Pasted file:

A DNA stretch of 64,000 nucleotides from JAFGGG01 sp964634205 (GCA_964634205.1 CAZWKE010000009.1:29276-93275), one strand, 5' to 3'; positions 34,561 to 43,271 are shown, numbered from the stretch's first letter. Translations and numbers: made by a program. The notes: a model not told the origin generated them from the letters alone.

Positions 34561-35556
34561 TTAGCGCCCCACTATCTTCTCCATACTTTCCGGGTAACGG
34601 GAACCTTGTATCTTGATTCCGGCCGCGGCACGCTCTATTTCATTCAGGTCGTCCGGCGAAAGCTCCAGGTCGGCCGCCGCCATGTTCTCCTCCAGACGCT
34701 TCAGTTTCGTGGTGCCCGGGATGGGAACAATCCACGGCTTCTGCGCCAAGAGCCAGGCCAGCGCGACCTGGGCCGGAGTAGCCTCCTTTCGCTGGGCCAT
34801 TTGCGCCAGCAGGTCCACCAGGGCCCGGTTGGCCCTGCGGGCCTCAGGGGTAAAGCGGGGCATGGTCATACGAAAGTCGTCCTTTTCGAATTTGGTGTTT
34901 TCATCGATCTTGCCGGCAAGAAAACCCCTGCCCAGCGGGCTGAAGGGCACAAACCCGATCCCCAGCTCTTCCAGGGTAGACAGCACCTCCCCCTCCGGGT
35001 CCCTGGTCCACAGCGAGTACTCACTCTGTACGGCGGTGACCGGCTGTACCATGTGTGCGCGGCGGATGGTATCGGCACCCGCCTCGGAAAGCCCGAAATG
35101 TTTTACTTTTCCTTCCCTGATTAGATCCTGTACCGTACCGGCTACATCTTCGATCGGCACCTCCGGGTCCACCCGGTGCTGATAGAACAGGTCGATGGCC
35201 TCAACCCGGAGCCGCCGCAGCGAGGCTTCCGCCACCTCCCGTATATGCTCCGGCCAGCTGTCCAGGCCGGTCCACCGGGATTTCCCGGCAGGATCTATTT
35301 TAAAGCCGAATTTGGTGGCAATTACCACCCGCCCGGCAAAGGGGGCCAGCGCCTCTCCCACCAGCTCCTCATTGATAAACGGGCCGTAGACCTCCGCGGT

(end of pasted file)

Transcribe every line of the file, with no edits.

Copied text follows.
A DNA stretch of 64,000 nucleotides from JAFGGG01 sp964634205 (GCA_964634205.1 CAZWKE010000009.1:29276-93275), one strand, 5' to 3'; positions 34,561 to 43,271 are shown, numbered from the stretch's first letter. Translations and numbers: made by a program. The notes: a model not told the origin generated them from the letters alone.

Positions 34561-35556
34561 TTAGCGCCCCACTATCTTCTCCATACTTTCCGGGTAACGG
34601 GAACCTTGTATCTTGATTCCGGCCGCGGCACGCTCTATTTCATTCAGGTCGTCCGGCGAAAGCTCCAGGTCGGCCGCCGCCATGTTCTCCTCCAGACGCT
34701 TCAGTTTCGTGGTGCCCGGGATGGGAACAATCCACGGCTTCTGCGCCAAGAGCCAGGCCAGCGCGACCTGGGCCGGAGTAGCCTCCTTTCGCTGGGCCAT
34801 TTGCGCCAGCAGGTCCACCAGGGCCCGGTTGGCCCTGCGGGCCTCAGGGGTAAAGCGGGGCATGGTCATACGAAAGTCGTCCTTTTCGAATTTGGTGTTT
34901 TCATCGATCTTGCCGGCAAGAAAACCCCTGCCCAGCGGGCTGAAGGGCACAAACCCGATCCCCAGCTCTTCCAGGGTAGACAGCACCTCCCCCTCCGGGT
35001 CCCTGGTCCACAGCGAGTACTCACTCTGTACGGCGGTGACCGGCTGTACCATGTGTGCGCGGCGGATGGTATCGGCACCCGCCTCGGAAAGCCCGAAATG
35101 TTTTACTTTTCCTTCCCTGATTAGATCCTGTACCGTACCGGCTACATCTTCGATCGGCACCTCCGGGTCCACCCGGTGCTGATAGAACAGGTCGATGGCC
35201 TCAACCCGGAGCCGCCGCAGCGAGGCTTCCGCCACCTCCCGTATATGCTCCGGCCAGCTGTCCAGGCCGGTCCACCGGGATTTCCCGGCAGGATCTATTT
35301 TAAAGCCGAATTTGGTGGCAATTACCACCCGCCCGGCAAAGGGGGCCAGCGCCTCTCCCACCAGCTCCTCATTGATAAACGGGCCGTAGACCTCCGCGGT